Christoph Sotriffer, an expert in computer modeling of molecules, and his staff then examine the crystal structures and propose changes to the inhibitors that might make these even more effective. Finally, the modified inhibitors are synthesized and re-tested: test-tube experiments reveal whether they really are further weakening this enzyme that is so vital to the plague pathogen.

“This cycle will generally have to be repeated several times until, ideally, we end up with a highly active inhibitor,” says Caroline Kisker. However, whether the inhibitor will then also be suitable as medication is far from certain. Numerous other tests will be needed to determine that.

This research is contained within the Würzburg Collaborative Research Center 630 (Recognition, Preparation, and Functional Analysis of Agents against Infectious Diseases). The German Research Foundation (DFG) is funding the work.

Progression of an infection with the plague pathogen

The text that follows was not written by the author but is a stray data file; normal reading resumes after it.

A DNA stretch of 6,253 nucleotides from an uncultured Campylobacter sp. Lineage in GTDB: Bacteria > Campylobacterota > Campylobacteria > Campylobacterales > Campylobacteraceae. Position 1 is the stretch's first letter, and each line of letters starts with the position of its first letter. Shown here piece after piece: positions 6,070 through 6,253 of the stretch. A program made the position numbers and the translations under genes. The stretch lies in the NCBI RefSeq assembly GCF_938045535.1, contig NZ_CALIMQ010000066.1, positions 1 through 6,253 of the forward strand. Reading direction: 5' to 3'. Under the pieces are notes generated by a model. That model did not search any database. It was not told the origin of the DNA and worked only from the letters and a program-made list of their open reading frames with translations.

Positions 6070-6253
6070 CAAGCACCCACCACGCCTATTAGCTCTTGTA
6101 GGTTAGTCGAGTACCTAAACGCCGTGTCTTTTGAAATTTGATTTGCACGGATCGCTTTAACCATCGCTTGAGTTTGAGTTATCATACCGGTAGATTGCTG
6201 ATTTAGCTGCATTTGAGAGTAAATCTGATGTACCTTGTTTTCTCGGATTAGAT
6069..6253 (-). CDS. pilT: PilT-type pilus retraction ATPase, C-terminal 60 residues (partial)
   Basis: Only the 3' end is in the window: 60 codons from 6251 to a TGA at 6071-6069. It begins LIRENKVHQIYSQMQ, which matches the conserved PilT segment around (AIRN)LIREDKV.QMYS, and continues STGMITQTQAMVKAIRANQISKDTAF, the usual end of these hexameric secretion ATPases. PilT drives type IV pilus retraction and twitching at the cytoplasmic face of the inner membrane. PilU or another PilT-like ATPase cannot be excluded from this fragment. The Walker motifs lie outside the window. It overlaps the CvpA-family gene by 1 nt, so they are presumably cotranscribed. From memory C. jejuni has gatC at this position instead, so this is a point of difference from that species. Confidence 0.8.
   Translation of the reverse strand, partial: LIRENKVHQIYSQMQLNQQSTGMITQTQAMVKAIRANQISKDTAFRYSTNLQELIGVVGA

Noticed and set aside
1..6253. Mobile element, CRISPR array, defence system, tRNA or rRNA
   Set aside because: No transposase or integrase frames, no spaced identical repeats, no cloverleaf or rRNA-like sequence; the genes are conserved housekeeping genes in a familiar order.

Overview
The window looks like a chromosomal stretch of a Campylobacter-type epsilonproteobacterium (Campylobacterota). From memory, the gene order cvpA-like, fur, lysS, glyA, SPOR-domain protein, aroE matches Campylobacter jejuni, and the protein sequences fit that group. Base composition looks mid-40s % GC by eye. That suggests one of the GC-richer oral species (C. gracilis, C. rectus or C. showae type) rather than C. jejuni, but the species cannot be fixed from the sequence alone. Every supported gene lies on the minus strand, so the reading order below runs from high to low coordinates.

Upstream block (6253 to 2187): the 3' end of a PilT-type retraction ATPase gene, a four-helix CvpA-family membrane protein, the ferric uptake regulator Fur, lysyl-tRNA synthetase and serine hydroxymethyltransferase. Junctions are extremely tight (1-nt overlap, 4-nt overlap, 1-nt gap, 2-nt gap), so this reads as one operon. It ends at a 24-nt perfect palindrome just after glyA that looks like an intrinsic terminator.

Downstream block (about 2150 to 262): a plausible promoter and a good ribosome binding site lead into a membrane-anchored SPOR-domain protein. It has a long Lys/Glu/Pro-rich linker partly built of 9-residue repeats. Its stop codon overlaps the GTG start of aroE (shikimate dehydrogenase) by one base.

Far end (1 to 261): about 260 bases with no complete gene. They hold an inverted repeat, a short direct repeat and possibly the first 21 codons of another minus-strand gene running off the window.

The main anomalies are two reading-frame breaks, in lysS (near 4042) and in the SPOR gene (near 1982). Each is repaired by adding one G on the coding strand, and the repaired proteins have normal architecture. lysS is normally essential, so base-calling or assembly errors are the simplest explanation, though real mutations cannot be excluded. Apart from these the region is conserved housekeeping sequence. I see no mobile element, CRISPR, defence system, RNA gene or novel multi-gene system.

The pathogens of the plague tend to live in rodents, particularly rats. They can be transferred to humans through bites from infected rat fleas. After one to seven days, the sufferer develops a high fever and shivering, among other things. These symptoms are joined by painful buboes, swellings of the lymph nodes that appear like lumps on the skin. In rare cases, the lumps rupture outwards, according to the Robert Koch Institute.

As the disease progresses, the pathogens may also attack internal organs, especially the lungs. It is then common for the sufferer to cough up blood. At this stage, the pathogens can also be transmitted from human to human in droplets of coughed-up fluid. Without treatment with antibiotics, this pneumonic plague, as it is known, almost always ends in death. With bubonic plague, on the other hand, there is a 50 percent chance of survival even without treatment. Generally speaking, if the plague is detected early, it can be treated successfully with antibiotics – provided that these are still effective.

Resistant plague pathogens discovered

In 2010, scientists from the Pasteur Institute in Paris found two plague pathogen strains that no longer respond to antibiotics. Both came from Madagascar. This island south-east of Africa is a hotspot for global outbreaks of the plague: in 2010, there were 313 recognized cases of the disease here, according to statistics from the World Health Organization (WHO). The second-highest incidence of infection was found in the Congo (152), followed by Peru with 27 cases.